Privacy groups urge US FTC to investigate WhatsApp promises

WhatsApp's plan to share data with parent Facebook violates earlier commitments, groups say

The U.S. Federal Trade Commission should stop mobile messaging service WhatsApp from sharing user data with parent company Facebook in violation of earlier privacy promises, several privacy groups said.

The FTC should step in to stop WhatsApp from violating "commitments the company previously made to subscribers," the 17 groups said in a letter sent to the agency Thursday. WhatsApp has long billed itself as a secure and private messaging service. 

WhatsApp's recently released plan to share user data with Facebook as a way to target advertising could amount to an "unfair and deceptive" trade practice, said the groups, including the Center for Digital Democracy, Consumer Action, Consumer Watchdog, and Demand Progress.

"We are deeply concerned about the impact this proposed change in data practices will have on the privacy and security of WhatsApp users in the U.S. and across the world," the letter added. When Facebook acquired the messaging service in 2014, both companies "made numerous promises" that WhatsApp's privacy policies wouldn't change, the letter added.

WhatsApp complies with "applicable" laws, a spokeswoman said in response to the letter. "As always, we consider our obligations when designing updates like this," she added by email.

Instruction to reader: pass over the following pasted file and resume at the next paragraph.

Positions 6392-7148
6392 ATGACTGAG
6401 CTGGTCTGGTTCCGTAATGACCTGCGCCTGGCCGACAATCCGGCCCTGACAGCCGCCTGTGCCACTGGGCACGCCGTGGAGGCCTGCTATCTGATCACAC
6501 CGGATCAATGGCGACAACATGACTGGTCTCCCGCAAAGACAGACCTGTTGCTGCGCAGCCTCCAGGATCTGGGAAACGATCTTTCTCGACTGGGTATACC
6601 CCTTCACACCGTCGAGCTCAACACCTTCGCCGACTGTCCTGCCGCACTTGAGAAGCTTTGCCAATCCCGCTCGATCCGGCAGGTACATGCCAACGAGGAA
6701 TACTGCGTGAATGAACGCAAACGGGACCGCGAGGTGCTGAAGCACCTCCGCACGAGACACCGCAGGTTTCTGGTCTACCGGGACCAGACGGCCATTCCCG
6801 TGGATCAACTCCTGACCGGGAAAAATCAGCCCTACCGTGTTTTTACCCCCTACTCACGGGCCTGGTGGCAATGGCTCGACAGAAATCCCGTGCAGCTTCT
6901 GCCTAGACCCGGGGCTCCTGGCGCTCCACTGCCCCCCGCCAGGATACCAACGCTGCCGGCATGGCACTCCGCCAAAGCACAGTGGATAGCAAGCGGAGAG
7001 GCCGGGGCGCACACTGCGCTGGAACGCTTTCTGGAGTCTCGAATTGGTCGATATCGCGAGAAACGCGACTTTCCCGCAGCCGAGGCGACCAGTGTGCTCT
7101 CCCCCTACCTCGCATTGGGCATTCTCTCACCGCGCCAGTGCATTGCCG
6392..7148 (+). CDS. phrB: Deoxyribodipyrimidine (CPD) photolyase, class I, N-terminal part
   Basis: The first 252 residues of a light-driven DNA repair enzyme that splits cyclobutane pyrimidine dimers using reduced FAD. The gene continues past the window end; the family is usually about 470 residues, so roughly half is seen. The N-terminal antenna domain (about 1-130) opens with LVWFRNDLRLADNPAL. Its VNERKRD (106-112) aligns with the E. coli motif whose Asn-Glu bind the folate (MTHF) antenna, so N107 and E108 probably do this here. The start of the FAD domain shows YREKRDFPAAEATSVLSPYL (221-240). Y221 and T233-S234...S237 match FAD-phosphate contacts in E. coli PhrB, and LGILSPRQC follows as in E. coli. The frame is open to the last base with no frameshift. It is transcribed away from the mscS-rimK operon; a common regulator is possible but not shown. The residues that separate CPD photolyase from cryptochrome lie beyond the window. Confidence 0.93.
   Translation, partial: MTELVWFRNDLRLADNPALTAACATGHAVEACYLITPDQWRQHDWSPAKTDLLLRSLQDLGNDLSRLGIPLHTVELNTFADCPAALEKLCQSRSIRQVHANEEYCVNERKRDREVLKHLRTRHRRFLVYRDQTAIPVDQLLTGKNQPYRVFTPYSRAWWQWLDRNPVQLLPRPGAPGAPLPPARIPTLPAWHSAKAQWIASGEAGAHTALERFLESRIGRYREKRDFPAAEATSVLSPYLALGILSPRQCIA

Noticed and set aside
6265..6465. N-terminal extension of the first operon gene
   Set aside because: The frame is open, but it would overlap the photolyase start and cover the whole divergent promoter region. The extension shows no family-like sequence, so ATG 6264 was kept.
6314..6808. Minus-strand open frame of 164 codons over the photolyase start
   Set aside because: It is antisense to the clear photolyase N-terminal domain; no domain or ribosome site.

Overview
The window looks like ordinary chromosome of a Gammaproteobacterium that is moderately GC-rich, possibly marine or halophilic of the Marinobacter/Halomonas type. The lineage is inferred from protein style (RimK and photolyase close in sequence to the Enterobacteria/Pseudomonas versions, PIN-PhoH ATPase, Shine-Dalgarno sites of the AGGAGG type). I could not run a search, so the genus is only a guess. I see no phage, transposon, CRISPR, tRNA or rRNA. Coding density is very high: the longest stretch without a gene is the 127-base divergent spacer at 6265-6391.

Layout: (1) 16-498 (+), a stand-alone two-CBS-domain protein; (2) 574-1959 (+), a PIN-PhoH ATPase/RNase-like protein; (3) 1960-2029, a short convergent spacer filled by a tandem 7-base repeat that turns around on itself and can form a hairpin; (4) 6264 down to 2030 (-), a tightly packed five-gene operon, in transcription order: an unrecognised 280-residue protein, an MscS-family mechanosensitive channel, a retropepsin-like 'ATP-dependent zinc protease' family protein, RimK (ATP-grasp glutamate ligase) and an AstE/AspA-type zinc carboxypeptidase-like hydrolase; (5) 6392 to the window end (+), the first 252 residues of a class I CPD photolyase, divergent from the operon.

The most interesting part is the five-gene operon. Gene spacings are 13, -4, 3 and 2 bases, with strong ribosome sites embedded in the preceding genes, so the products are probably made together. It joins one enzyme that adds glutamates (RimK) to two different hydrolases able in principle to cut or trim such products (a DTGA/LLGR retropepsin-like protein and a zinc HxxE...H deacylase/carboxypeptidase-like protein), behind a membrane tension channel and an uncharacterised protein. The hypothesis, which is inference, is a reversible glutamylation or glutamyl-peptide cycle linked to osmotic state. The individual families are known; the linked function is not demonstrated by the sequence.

WhatsApp has collected personal information from more than 1 billion users, "with the promise that this information would not be used or disclosed for marketing purposes," the letter to the FTC said. "WhatsApp's reversal on this promise is a material, retroactive change that will apply to previously collected data."

The proposed changes in WhatsApp's privacy policy have raised concerns outside the U.S. as well. On Friday, India's Delhi High Court ordered the company to delete user data for people who opt out of the changes before Sunday, according to news reports. The court also told WhatsApp to avoid sharing data collected before then with Facebook, even for users who do not opt out of the new policy.

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Grant Gross

IDG News Service
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